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2 in 3 say coronavirus relief should be Biden's top priority in first 100 days: poll

2 in 3 say coronavirus relief should be Biden's top priority in first 100 days: poll
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Two-thirds of voters believe President-elect Joe BidenJoe BidenDC residents jumped at opportunity to pay for meals for National Guardsmen Joe Biden might bring 'unity' – to the Middle East Biden shouldn't let defeating cancer take a backseat to COVID MORE should prioritize a coronavirus relief package in his first 100 days of taking office, according to a Morning Consult-Politico tracking poll released on Tuesday.

Sixty-seven percent of respondents said such a package should be “a top priority” in Biden’s first 100 days, followed by 16 percent who called it an important but secondary priority. Five percent said it was “not too important a priority,” while another 5 percent said it should not be done at all. Seven percent had no opinion.

A similar margin thought Biden should prioritize actions to control the spread of the coronavirus in general. Sixty-eight percent said this should be a top priority, followed by 15 percent who said it was an important but lower priority, 5 percent who said it was not too important a priority and 5 percent who said it should not be done at all.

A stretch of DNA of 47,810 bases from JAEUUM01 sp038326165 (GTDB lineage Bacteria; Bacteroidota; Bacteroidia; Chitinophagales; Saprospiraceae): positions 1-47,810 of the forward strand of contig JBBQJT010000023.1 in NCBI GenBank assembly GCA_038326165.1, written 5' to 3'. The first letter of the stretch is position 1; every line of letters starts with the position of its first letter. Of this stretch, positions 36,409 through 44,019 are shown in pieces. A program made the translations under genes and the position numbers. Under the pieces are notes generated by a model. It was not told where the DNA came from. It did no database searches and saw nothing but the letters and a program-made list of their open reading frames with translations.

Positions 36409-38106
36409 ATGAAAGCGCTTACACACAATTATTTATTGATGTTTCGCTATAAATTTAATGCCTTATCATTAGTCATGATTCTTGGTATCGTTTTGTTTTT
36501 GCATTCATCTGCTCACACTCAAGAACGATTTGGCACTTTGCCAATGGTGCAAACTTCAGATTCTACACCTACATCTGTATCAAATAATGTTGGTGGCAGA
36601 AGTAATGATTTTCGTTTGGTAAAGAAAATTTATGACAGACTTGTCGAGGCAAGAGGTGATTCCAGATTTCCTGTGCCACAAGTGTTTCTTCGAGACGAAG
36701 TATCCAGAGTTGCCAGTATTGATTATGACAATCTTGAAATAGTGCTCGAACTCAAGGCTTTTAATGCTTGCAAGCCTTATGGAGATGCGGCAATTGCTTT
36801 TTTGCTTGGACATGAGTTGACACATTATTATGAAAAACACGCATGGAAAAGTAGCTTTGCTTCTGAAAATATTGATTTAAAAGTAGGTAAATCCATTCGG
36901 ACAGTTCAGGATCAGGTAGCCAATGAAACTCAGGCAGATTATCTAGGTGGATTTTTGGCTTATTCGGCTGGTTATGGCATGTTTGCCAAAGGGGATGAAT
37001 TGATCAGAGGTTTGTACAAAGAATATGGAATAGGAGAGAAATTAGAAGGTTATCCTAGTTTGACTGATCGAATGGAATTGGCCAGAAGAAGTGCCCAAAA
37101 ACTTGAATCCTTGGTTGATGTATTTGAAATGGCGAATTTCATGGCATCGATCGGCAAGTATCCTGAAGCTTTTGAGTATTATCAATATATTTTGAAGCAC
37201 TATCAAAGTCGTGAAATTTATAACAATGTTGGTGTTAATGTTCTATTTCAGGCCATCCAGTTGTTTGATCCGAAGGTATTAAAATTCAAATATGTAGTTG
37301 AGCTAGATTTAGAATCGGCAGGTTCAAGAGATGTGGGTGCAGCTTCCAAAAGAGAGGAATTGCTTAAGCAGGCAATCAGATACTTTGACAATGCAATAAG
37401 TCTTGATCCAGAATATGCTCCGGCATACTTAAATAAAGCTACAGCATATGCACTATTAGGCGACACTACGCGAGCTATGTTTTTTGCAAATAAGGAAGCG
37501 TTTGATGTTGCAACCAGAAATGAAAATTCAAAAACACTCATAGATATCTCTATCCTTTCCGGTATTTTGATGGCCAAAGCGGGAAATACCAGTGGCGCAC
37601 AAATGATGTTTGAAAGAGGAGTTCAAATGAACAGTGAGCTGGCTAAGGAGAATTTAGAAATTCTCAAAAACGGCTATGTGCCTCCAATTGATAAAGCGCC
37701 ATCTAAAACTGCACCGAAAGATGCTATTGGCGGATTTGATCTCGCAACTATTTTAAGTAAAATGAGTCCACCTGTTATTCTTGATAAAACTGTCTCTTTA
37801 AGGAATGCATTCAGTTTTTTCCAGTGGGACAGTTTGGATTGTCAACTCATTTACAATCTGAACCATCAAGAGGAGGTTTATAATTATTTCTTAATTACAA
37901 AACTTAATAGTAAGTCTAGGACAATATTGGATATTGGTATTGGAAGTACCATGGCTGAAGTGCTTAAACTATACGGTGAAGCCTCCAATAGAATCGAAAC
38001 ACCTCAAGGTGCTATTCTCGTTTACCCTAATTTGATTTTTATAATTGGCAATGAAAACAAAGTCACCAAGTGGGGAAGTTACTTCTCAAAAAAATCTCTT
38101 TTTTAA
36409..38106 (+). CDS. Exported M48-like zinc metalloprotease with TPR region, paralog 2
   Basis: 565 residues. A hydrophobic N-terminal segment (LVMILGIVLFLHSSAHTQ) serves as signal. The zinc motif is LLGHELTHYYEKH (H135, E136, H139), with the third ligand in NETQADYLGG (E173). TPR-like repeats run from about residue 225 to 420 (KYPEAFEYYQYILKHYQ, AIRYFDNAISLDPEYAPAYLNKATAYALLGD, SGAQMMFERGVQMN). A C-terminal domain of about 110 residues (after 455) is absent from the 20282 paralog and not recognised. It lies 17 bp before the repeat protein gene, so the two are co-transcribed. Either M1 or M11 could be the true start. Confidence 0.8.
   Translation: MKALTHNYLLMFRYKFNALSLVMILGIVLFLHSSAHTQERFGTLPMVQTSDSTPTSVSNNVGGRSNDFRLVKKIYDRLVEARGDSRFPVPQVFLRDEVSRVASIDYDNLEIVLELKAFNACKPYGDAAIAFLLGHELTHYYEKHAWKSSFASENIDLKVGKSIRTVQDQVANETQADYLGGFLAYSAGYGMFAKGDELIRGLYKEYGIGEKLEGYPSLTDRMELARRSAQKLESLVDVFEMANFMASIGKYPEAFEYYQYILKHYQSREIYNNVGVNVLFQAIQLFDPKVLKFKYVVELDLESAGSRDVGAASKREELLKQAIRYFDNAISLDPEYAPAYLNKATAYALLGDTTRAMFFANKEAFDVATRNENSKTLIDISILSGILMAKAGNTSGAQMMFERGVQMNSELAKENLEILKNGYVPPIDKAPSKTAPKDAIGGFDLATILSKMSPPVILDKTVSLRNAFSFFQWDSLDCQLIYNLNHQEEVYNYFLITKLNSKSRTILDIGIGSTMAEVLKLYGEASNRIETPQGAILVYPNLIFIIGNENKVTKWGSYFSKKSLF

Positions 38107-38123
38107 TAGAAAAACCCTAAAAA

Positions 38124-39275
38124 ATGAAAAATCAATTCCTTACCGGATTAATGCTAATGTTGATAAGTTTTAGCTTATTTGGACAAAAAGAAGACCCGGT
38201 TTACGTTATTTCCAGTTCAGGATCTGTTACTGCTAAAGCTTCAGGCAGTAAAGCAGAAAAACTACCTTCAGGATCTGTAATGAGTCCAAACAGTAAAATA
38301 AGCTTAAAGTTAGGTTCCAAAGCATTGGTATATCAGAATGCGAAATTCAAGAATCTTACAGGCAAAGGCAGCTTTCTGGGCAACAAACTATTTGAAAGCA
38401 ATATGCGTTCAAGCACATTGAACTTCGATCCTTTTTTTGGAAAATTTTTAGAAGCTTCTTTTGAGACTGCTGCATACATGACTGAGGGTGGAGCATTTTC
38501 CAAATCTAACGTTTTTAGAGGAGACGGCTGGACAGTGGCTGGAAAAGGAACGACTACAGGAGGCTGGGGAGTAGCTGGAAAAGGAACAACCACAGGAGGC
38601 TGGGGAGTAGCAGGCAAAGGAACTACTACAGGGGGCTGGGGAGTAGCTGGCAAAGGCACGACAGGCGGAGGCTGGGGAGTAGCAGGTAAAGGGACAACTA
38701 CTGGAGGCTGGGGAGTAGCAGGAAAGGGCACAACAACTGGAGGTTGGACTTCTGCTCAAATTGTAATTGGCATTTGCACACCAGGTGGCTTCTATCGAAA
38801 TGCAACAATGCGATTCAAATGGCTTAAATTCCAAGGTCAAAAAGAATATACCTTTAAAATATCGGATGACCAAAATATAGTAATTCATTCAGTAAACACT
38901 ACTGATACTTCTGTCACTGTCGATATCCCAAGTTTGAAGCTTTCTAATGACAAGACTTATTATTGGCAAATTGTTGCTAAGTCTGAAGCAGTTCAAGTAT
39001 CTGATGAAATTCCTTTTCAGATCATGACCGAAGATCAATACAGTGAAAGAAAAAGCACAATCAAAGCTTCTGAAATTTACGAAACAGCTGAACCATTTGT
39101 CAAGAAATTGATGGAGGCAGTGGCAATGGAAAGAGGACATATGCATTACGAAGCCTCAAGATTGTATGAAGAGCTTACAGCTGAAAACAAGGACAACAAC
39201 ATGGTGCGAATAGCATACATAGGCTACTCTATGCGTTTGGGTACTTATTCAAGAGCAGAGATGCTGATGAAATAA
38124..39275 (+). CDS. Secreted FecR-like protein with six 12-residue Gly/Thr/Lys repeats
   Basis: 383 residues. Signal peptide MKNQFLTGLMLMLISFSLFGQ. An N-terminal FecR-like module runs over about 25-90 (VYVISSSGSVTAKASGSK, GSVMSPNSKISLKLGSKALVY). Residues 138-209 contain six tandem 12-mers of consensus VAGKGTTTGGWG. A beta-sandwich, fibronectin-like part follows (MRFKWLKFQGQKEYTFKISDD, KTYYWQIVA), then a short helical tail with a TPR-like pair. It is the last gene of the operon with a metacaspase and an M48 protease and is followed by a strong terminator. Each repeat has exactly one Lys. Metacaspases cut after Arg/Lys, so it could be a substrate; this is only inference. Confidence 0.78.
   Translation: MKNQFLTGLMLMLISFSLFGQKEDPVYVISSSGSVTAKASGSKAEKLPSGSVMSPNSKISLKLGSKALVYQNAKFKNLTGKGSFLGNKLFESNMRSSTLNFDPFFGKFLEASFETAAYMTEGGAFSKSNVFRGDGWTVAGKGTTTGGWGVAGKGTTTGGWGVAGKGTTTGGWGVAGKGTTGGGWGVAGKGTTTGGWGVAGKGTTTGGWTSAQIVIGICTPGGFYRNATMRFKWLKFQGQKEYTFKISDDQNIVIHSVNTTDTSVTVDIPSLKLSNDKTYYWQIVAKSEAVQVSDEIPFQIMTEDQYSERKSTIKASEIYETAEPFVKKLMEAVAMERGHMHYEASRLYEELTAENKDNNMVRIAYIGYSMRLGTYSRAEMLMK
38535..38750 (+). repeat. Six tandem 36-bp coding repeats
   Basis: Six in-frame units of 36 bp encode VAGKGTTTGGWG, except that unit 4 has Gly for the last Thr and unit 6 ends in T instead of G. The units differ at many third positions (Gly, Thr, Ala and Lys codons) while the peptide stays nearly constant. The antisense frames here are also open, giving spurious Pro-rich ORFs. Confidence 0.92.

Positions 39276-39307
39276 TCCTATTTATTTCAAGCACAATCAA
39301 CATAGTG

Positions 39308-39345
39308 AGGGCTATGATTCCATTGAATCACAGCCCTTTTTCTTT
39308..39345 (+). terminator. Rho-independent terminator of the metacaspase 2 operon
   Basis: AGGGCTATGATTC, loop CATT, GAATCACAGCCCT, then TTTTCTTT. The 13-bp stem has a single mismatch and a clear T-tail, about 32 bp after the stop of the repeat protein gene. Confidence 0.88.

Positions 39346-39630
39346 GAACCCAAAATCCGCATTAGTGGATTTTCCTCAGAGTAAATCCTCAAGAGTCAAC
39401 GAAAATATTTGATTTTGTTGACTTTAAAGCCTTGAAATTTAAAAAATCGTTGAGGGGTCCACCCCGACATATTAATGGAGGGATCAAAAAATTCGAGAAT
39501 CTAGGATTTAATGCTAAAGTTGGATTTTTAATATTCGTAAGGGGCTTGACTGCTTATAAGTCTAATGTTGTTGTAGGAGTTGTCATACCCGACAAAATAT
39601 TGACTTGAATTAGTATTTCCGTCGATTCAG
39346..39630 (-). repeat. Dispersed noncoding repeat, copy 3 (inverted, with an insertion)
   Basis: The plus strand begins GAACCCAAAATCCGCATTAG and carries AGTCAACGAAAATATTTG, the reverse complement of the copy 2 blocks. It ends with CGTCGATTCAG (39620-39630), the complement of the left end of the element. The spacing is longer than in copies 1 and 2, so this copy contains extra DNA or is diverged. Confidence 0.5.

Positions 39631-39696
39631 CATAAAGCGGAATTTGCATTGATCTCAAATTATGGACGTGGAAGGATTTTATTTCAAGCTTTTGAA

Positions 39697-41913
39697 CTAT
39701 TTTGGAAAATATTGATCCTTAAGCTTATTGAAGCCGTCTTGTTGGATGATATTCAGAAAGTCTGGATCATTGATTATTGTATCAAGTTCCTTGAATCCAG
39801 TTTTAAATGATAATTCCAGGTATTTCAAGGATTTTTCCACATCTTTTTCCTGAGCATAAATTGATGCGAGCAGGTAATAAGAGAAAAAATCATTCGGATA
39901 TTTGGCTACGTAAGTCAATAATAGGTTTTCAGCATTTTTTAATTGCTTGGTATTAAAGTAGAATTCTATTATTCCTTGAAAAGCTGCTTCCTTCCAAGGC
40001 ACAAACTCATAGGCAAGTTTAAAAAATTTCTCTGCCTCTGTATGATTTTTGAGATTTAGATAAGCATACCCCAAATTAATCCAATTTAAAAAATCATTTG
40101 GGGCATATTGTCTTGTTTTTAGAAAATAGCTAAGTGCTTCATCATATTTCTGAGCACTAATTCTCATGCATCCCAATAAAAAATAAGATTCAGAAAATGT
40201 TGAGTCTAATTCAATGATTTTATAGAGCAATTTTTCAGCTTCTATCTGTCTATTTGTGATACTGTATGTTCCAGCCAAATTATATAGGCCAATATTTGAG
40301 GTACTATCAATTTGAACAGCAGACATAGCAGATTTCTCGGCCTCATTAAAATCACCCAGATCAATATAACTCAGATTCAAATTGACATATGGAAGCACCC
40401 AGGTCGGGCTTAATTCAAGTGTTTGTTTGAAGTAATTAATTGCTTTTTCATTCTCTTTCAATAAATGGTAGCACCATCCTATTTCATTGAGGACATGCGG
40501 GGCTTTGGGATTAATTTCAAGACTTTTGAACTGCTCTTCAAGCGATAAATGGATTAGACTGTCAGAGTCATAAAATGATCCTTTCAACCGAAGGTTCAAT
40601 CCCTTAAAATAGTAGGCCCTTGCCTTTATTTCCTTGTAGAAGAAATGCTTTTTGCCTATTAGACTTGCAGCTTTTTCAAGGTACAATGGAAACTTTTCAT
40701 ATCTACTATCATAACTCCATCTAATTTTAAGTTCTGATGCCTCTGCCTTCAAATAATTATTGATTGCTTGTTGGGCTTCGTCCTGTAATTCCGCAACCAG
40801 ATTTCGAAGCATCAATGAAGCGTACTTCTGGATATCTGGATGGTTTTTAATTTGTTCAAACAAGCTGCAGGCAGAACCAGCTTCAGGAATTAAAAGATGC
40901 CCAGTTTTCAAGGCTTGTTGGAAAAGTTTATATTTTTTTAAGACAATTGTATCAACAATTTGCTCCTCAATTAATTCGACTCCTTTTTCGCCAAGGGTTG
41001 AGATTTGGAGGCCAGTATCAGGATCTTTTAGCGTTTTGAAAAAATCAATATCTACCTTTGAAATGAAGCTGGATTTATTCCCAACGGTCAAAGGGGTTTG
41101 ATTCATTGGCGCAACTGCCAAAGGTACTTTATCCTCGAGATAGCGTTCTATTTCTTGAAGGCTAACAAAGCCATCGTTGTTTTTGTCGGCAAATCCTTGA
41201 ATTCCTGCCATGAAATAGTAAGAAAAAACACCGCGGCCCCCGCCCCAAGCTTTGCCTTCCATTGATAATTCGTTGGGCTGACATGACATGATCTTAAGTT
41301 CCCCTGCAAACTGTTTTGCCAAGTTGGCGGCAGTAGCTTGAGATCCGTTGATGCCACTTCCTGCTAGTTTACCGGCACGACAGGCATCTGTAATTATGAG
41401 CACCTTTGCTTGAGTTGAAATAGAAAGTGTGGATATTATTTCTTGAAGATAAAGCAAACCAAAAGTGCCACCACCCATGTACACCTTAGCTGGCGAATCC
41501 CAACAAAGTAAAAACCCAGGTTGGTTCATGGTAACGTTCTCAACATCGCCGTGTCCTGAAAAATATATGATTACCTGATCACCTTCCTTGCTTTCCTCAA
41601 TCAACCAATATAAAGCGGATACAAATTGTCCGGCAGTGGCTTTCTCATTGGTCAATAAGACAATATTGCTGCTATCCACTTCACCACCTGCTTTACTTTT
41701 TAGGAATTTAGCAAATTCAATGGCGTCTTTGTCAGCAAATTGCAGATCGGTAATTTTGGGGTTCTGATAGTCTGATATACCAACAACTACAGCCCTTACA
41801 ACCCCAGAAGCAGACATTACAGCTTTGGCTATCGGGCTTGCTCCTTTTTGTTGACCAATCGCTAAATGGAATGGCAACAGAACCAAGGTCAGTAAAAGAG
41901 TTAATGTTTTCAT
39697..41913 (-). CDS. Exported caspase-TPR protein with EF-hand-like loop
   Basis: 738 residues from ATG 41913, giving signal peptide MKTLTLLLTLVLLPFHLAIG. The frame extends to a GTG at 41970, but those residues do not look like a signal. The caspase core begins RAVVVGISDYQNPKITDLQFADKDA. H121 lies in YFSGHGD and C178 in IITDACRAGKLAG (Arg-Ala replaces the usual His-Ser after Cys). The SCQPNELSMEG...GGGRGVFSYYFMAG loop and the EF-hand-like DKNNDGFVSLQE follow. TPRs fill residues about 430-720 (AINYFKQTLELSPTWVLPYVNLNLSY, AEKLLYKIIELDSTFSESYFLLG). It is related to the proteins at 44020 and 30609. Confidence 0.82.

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Sixty-seven percent also believed Biden should prioritize implementing a coronavirus vaccine distribution plan in his first 100 days. Fourteen percent called this an important but lower priority, while only 4 percent said it was not an important priority. Six percent said it should not be done.

The same poll found a plurality, 42 percent, believe a new health care reform bill should be a top priority in Biden’s first 100 days. Twenty-eight percent said it should be an important but lower priority, followed by 8 percent who said it was not an important priority and 12 percent who said it should not be done.

Pollsters conducted the tracking poll Nov. 21-23. They surveyed 773 voters on the health care reform question, 824 people on the question of coronavirus action, 808 people on the coronavirus aid package question and 809 people on the vaccine question. It has a margin of error of plus or minus 2 percentage points.